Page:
by The Seattle Times
SEATTLE — Rescuers in Washington on Monday found six more bodies in a milewide swath of mud and debris that plunged from a Snohomish County hillside, as reports of those still missing jumped to 176.
So far, 14 people have been confirmed dead after the massive mudslide came down from above the North Fork of the Stillaguamish River, crossed over it, plowed through homes and onto Highway 530 about 11 a.m. Saturday.
Search conditions are dismal. Crews have at times been kept from the area out of fear more of the cliff above might crumble. And when they can look, “in areas it’s like quicksand. Sometimes it takes five minutes to walk 40 or 50 feet and get our equipment over these berms,” said Travis Hots, chief of Snohomish County Fire Districts 21 and 22.
The National Guard is expected to arrive early Tuesday to aid the search.
As the search progressed slowly, the names of missing people reported to authorities increased dramatically.
Sunday, there were reports of 18 people missing. Monday morning, John Pennington, who heads the county’s Department of Emergency Management, said they were sorting through a list of 108 reports, with obvious duplicates removed. By Monday evening, that number had reached 176.
Pennington said that sounds discouraging, but he emphasized that some reports are vague and it is likely there are several about the same person. He encouraged people to continue calling in with names, photos and descriptions of people who might have been in the mudslide’s path.
“Candidly, the 176 names … I believe very strongly is not going to be a number that we’re going to see in fatalities. I believe it’s going to drop dramatically,” Pennington said. “But it doesn’t make the process any easier.”
Rescuers Monday used aircraft, hovercraft, heat-sensing equipment and dogs to look through mud that is 20 feet deep in places and contaminated by chemicals and bacteria. “It’s very tedious and slow-going,” Hots said.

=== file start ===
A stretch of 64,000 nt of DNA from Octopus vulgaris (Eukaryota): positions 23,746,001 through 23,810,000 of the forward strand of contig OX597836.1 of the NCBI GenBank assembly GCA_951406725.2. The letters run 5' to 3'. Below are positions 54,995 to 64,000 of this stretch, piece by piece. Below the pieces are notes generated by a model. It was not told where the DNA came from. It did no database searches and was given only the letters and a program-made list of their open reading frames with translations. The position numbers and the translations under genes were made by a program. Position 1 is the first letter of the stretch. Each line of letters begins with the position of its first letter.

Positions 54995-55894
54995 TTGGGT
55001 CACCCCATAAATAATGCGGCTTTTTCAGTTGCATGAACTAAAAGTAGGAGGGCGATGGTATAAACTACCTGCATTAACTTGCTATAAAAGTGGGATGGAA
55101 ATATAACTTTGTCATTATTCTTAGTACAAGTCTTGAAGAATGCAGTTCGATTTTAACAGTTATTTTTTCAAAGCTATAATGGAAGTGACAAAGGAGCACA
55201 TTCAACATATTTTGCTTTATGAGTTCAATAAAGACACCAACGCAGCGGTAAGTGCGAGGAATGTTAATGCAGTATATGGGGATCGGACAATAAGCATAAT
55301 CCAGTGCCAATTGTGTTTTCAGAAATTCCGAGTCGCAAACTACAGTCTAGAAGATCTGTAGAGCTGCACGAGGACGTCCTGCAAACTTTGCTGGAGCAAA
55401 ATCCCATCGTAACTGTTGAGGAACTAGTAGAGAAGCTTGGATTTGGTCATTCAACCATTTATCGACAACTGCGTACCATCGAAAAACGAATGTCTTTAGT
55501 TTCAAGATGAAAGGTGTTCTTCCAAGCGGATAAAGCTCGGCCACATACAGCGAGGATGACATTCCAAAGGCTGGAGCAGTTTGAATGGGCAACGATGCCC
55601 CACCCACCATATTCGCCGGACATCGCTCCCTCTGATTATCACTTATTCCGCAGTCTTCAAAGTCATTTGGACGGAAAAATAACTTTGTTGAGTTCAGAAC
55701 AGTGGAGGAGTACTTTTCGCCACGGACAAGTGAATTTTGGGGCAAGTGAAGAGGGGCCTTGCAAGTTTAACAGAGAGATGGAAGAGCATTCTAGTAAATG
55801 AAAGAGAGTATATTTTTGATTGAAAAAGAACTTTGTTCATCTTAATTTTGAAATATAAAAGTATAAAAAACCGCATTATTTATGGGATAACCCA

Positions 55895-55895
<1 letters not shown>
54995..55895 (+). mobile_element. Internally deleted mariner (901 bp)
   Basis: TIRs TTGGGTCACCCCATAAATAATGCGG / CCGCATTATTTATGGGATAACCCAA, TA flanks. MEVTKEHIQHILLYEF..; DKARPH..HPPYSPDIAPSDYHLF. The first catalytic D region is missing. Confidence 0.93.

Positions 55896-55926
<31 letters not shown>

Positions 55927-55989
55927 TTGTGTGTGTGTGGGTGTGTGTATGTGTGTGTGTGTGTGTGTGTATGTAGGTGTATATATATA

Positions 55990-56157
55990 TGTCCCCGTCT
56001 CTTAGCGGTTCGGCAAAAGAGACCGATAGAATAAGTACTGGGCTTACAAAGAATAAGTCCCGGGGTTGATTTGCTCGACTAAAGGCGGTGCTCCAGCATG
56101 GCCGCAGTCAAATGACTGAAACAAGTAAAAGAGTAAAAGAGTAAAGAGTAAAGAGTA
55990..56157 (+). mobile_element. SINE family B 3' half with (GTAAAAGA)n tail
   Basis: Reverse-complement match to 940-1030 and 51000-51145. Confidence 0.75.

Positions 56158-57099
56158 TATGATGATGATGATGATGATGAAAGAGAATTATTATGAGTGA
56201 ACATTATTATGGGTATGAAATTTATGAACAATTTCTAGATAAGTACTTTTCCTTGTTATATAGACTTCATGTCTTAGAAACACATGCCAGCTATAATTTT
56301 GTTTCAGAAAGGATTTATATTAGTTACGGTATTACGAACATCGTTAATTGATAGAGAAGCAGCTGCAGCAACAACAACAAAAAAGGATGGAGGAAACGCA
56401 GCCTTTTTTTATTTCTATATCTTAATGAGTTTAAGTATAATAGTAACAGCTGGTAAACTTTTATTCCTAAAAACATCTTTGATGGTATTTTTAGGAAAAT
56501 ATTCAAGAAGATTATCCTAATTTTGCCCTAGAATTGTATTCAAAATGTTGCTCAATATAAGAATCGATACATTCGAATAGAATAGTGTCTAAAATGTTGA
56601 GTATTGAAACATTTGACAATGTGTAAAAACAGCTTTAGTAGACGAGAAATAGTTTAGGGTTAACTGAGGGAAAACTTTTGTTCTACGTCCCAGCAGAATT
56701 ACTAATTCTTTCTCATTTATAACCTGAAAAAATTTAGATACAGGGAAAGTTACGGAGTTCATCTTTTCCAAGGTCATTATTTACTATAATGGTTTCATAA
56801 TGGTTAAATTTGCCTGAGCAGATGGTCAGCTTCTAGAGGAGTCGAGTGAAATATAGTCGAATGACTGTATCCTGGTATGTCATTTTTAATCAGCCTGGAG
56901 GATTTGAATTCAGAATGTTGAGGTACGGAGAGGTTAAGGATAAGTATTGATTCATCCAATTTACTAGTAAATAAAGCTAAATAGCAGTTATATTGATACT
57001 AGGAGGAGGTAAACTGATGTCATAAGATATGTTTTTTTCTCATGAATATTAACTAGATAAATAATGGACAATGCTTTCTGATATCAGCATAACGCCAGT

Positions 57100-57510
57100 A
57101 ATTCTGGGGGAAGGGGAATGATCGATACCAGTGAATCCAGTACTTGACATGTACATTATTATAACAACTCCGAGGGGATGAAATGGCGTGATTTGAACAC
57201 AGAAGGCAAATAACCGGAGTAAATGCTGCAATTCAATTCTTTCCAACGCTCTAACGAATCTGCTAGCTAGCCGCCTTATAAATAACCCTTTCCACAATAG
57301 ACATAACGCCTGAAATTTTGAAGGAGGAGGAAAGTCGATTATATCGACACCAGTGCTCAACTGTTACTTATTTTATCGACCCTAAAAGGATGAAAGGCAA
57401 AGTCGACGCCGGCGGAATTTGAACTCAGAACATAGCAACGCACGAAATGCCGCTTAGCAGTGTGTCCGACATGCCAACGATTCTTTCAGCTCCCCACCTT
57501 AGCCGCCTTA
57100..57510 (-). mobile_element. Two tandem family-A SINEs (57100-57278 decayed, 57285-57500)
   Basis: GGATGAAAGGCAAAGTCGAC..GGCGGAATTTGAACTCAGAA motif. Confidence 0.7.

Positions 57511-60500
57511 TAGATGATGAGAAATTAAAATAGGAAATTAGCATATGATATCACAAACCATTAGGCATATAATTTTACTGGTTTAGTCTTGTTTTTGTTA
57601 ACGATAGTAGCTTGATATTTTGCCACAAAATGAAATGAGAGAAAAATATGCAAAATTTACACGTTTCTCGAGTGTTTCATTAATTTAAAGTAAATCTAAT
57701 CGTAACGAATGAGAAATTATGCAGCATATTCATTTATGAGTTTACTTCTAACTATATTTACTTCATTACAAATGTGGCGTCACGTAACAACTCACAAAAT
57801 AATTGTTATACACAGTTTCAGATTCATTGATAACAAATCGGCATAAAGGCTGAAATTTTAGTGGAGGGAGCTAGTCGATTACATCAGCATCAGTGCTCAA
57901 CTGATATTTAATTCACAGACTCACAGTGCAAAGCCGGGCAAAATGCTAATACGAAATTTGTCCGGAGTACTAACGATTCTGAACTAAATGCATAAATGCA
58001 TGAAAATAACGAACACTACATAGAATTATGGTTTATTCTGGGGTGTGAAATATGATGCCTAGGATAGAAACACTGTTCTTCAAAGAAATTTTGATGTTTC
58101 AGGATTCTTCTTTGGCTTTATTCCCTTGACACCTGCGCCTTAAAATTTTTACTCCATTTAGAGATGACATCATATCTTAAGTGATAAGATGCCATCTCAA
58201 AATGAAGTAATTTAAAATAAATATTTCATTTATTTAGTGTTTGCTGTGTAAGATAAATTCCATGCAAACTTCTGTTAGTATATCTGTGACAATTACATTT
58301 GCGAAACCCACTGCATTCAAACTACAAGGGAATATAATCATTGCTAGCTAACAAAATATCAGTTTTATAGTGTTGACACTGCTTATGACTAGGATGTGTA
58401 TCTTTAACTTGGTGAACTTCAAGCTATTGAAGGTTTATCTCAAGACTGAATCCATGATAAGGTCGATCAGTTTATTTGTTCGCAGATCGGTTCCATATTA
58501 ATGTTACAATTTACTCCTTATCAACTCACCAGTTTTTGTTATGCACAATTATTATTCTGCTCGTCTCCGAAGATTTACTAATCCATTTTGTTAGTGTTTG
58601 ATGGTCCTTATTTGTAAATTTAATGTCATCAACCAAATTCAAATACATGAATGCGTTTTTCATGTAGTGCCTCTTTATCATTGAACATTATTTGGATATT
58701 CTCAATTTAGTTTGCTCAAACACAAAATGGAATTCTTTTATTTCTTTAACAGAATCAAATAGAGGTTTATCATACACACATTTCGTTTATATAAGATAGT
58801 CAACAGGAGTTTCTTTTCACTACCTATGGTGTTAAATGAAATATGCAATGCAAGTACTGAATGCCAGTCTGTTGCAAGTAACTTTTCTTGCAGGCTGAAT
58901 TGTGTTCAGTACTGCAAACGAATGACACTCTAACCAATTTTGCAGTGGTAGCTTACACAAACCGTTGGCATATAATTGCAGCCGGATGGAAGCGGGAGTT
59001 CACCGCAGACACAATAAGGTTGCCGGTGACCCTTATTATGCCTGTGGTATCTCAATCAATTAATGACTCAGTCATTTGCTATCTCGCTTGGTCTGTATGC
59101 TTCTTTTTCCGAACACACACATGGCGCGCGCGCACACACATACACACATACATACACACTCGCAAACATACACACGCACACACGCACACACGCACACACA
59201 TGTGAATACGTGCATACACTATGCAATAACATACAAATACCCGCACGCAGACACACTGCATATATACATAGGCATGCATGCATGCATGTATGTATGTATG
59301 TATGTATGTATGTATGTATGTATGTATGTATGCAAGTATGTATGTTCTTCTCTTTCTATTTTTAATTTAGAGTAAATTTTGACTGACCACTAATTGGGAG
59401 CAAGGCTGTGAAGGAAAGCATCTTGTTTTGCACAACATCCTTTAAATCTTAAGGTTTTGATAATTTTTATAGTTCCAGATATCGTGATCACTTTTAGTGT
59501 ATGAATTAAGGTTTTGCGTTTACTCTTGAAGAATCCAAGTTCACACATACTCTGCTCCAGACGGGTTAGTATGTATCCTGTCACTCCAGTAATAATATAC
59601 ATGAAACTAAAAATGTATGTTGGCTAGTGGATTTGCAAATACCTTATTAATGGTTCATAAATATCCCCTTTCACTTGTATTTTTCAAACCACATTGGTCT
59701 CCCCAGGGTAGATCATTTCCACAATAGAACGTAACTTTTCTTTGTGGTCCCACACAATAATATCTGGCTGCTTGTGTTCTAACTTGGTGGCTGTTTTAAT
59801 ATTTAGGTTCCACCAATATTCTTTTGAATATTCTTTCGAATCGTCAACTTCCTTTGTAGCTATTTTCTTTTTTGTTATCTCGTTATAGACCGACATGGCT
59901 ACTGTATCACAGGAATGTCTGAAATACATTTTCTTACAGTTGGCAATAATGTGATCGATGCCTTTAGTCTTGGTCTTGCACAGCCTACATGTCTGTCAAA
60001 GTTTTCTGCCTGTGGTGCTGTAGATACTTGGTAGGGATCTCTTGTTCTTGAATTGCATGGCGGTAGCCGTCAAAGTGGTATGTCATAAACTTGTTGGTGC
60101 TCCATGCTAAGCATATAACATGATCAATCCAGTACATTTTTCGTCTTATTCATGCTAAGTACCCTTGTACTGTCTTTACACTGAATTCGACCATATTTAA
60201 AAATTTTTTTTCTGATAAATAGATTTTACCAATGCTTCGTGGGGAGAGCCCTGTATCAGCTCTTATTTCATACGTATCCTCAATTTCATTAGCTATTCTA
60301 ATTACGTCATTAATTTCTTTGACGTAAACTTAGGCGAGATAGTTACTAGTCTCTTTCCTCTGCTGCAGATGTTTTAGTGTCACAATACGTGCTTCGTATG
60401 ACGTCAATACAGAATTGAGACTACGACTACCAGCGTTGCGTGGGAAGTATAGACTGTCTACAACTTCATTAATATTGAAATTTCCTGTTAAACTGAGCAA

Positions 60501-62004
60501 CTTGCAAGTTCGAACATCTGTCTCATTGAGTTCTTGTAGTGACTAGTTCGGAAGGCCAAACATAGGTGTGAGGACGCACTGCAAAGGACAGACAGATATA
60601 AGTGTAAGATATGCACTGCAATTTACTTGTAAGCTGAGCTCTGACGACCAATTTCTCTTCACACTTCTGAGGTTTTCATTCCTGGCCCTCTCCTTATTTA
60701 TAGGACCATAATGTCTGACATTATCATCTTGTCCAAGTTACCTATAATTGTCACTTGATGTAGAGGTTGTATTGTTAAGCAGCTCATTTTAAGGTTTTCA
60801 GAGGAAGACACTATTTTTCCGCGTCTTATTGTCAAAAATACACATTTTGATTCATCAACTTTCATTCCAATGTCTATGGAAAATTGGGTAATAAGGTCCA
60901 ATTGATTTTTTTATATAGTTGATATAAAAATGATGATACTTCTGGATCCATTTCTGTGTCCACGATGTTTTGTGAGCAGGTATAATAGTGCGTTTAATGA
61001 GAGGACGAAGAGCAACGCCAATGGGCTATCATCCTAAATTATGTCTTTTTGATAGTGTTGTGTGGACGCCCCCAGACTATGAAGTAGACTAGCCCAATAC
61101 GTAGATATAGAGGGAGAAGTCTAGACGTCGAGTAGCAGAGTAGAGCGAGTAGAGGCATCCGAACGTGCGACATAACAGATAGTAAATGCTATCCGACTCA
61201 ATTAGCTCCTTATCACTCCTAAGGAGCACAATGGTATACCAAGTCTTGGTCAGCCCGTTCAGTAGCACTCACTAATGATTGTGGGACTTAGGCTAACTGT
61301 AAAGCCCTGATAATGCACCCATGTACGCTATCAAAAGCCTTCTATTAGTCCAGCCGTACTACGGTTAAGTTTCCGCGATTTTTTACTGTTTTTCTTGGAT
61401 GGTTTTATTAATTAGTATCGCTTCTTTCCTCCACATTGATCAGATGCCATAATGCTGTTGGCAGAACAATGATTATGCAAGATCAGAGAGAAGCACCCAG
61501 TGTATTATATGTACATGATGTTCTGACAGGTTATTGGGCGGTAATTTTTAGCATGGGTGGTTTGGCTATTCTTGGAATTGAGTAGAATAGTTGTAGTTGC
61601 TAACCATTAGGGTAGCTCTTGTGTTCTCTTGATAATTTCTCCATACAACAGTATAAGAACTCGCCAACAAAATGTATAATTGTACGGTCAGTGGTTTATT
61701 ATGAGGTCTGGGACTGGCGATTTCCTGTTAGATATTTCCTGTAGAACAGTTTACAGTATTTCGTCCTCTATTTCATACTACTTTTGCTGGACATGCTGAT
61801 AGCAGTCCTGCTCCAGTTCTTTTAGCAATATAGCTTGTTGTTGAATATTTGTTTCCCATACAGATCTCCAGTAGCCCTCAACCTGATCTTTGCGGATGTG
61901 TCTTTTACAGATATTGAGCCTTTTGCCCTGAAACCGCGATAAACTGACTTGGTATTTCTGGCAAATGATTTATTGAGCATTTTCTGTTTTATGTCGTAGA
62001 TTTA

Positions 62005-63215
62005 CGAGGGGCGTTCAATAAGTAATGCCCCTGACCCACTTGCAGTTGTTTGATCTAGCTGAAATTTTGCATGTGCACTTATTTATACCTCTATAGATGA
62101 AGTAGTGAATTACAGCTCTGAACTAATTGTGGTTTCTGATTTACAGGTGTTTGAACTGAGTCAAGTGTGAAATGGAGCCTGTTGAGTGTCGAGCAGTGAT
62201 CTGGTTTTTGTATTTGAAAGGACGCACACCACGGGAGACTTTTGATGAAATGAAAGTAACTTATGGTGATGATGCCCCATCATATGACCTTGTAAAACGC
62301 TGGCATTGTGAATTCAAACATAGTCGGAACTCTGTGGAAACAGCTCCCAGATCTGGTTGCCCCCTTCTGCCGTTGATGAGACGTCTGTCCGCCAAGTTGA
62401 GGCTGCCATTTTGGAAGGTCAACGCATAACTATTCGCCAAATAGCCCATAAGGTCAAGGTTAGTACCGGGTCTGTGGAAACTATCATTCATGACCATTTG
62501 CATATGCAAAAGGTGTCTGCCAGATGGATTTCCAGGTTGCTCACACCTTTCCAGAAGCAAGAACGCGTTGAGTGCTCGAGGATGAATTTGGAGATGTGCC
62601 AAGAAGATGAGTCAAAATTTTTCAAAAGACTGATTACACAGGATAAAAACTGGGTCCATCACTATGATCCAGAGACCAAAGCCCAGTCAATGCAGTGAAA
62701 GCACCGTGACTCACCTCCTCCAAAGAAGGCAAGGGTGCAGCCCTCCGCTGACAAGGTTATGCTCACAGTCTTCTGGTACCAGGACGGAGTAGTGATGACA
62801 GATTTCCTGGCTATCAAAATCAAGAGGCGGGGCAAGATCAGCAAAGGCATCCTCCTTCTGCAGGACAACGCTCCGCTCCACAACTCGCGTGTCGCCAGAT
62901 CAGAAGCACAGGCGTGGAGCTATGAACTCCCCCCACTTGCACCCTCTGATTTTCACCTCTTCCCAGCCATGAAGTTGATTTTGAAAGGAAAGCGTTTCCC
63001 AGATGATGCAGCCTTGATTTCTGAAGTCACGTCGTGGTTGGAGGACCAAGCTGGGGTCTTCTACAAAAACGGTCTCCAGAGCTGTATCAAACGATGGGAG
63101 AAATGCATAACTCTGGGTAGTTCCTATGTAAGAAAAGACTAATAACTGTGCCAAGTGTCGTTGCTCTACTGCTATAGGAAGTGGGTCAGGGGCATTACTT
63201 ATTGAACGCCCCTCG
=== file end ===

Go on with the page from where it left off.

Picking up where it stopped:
They are working in areas where there are most likely to be survivors, such as in houses and cars.
“When we do find a void space, it’s difficult to search because buildings have been collapsed and crushed,” Hots said. He said the mud is so compressed in houses that it’s like trying to scrape out concrete.
Pennington said there are 59 vacant lots in the slide area, and 49 more lots had structures — meaning a house, a cabin or some type of possible dwelling. Of all the structures, 25 were likely occupied full-time.
Dayn Brunner, after fighting the urge to dig through the mudslide wreckage Sunday, gave in to the temptation Monday along with his sons, brothers, cousins and friends. His sister, Summer Raffo, 36, is missing somewhere in the mud. “I can’t stay at home not doing anything,” Brunner said.
He said officials told them they had to leave, but they refused. “They said just be careful and call us if you need us.”
Other family members and friends of the missing gathered in the nearby towns of Darrington and Arlington, waiting for news and talking about their loved ones. Often, they spoke in the past tense.
Nobody has been found alive in the debris since Saturday.
“Most of us in these communities believe that we will not find any individuals alive,” Pennington said Monday evening. “But I’m a man of faith and I believe in miracles.”
Still, he said, “we are moving toward a recovery operation” rather than a rescue.
Pete Bellomo, of Bellevue, spent the day in Arlington, trying to find out any information about his daughter, Shelley, and her longtime partner, Jerry Logan. He did not hold out hope they would be found alive.
“No, no, I don’t think there’s any chance of that … but I haven’t been informed of anything yet,” he said.
Shelley Bellomo, 54, “loved living by that river,” where she could watch the bald eagles flying by, her father said.
“It was a beautiful location. I never thought (a mudslide) could fall all the way across 530,” he said.